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Modified from instructions developed by Susan Fleming for the Cell Lab at the Science Museum of Minnesota, 2001, a project supported by the National Science Foundation
In recent years there has been a huge increase in production of household goods that have antibacterial properties. This includes not just soaps and other cleansers, but also such things as sponges, cutting boards, and toys. But are all these products really necessary to keep the average person healthy? Do they work? And do these products pose a risk by artificially selecting for stronger strains of bacteria? For most people, washing their hands with soap and water is good enough to remove most pathogens from the skin. In terms of selecting for "super bugs", there is some evidence of this happening, but not everyone agrees on the degree of danger that this presents to the public. It is important to keep in mind that we share our world (and our bodies) with a lot of bacteria that are not harmful and that are sometimes necessary for us to function well.
This experiment tests how well soaps, hand gels, and cleansers kill bacteria. The bacterium used in this experiment is Bacillus megaterium ('big beast'), one of the largest bacteria known. It is a rod-shaped bacterium found in dirt and soil. B. megaterium will not make you sick but can cause 'wet wood' disease in elm trees. It is able to survive harsh conditions by forming spores, which protect it from cold, heat and dryness. Other bacteria can be used for this experiment, but it works much better with B. megaterium.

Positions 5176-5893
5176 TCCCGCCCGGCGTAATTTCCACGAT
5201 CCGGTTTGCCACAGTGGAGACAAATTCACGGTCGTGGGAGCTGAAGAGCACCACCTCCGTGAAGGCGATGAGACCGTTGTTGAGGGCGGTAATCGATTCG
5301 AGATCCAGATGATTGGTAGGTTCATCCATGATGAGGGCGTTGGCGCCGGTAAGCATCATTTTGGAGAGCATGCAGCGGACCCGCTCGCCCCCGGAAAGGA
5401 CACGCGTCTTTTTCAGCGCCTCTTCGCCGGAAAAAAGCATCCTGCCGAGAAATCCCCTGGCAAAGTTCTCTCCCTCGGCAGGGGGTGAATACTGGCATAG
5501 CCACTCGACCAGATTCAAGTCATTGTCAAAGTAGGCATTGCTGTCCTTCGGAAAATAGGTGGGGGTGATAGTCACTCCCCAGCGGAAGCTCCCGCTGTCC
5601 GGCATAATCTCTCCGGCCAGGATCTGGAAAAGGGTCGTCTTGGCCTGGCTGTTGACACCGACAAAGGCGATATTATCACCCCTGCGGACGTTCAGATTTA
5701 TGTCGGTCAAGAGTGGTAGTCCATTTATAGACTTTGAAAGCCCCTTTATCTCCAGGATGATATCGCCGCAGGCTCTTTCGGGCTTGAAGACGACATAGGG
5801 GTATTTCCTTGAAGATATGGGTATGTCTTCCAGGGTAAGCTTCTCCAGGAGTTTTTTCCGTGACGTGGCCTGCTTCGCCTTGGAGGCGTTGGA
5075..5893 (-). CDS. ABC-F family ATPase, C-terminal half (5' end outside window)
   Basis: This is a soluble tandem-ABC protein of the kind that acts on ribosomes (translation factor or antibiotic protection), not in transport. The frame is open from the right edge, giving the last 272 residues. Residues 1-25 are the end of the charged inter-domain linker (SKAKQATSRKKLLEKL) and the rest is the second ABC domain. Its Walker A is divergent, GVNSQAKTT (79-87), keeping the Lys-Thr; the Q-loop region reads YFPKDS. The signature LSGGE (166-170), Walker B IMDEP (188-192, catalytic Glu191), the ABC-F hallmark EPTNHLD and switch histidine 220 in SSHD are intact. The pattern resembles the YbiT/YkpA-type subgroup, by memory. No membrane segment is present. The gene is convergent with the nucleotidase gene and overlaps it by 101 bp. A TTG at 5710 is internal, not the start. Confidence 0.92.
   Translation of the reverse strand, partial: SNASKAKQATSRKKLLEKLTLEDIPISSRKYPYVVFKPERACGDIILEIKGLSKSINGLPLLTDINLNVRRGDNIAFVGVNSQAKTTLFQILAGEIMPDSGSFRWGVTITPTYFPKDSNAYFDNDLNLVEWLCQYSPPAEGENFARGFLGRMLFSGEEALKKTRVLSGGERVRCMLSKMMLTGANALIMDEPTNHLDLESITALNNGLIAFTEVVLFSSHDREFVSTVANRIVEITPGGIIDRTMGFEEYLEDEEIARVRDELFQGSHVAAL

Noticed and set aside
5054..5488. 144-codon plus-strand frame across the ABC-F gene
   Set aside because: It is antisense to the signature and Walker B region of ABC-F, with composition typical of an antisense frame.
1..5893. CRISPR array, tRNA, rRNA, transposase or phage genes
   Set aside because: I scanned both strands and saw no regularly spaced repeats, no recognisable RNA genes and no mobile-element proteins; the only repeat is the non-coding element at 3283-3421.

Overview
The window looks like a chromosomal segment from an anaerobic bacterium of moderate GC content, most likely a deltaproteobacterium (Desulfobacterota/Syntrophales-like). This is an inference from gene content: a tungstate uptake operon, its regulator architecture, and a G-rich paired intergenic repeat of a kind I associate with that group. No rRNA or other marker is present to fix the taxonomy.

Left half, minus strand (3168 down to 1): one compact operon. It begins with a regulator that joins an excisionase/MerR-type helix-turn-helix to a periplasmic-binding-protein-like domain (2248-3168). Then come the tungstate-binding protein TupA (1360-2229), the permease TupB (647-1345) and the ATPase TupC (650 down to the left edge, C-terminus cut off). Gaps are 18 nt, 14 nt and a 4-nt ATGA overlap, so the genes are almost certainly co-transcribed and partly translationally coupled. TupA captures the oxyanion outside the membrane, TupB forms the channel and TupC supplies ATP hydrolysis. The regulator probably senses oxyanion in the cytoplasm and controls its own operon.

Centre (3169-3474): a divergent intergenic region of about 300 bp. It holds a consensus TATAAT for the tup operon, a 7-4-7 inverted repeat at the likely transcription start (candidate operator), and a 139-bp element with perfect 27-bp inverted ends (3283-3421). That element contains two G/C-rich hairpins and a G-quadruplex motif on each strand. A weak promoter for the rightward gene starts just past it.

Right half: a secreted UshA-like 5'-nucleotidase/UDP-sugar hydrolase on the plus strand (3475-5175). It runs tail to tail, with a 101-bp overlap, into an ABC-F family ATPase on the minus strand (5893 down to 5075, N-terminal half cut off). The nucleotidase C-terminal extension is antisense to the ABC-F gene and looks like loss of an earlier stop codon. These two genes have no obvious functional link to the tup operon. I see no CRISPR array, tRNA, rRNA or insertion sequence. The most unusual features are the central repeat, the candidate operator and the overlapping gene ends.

The indicator solution contains fluorescein diacetate (FDA). FDA is sometimes used in cancer research to detect the presence of live cancer cells in a culture. In this activity FDA shows the presence of live bacteria. In cells that are alive, enzymes (called esterases) convert the colorless FDA into a green fluorescent compound called fluorescein. This makes the cells glow green under an ultraviolet (UV) light. When cells are dead and the enzymes are not active, the FDA doesn't get changed to fluorescein and the solution remains colorless.
Important concepts and links to other topics:
Instructions for making indicator solution:
The concentration of fluorescein diacetate used in this experiment is 1mg/ml in acetone. To make 100ml of indicator solution, dissolve 100mg of FDA in 100ml of acetone.